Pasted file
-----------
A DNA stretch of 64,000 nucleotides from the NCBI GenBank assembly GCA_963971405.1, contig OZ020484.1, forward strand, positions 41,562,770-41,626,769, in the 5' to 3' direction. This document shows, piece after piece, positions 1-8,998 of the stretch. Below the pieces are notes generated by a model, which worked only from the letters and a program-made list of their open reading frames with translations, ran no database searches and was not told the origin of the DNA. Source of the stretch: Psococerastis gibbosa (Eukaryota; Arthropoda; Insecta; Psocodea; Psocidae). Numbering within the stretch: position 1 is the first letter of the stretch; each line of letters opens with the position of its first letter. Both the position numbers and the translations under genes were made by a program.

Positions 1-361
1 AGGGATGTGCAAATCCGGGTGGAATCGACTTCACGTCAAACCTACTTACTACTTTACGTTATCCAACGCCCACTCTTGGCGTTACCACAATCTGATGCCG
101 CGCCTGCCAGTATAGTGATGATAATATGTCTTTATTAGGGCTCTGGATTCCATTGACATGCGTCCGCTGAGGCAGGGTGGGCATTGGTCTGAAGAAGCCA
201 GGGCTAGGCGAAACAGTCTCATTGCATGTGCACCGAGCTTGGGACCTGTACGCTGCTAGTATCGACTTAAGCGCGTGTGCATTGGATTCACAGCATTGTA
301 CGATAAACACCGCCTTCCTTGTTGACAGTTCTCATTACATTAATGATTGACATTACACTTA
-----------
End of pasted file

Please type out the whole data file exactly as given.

A DNA stretch of 64,000 nucleotides from the NCBI GenBank assembly GCA_963971405.1, contig OZ020484.1, forward strand, positions 41,562,770-41,626,769, in the 5' to 3' direction. This document shows, piece after piece, positions 1-8,998 of the stretch. Below the pieces are notes generated by a model, which worked only from the letters and a program-made list of their open reading frames with translations, ran no database searches and was not told the origin of the DNA. Source of the stretch: Psococerastis gibbosa (Eukaryota; Arthropoda; Insecta; Psocodea; Psocidae). Numbering within the stretch: position 1 is the first letter of the stretch; each line of letters opens with the position of its first letter. Both the position numbers and the translations under genes were made by a program.

Positions 1-361
1 AGGGATGTGCAAATCCGGGTGGAATCGACTTCACGTCAAACCTACTTACTACTTTACGTTATCCAACGCCCACTCTTGGCGTTACCACAATCTGATGCCG
101 CGCCTGCCAGTATAGTGATGATAATATGTCTTTATTAGGGCTCTGGATTCCATTGACATGCGTCCGCTGAGGCAGGGTGGGCATTGGTCTGAAGAAGCCA
201 GGGCTAGGCGAAACAGTCTCATTGCATGTGCACCGAGCTTGGGACCTGTACGCTGCTAGTATCGACTTAAGCGCGTGTGCATTGGATTCACAGCATTGTA
301 CGATAAACACCGCCTTCCTTGTTGACAGTTCTCATTACATTAATGATTGACATTACACTTA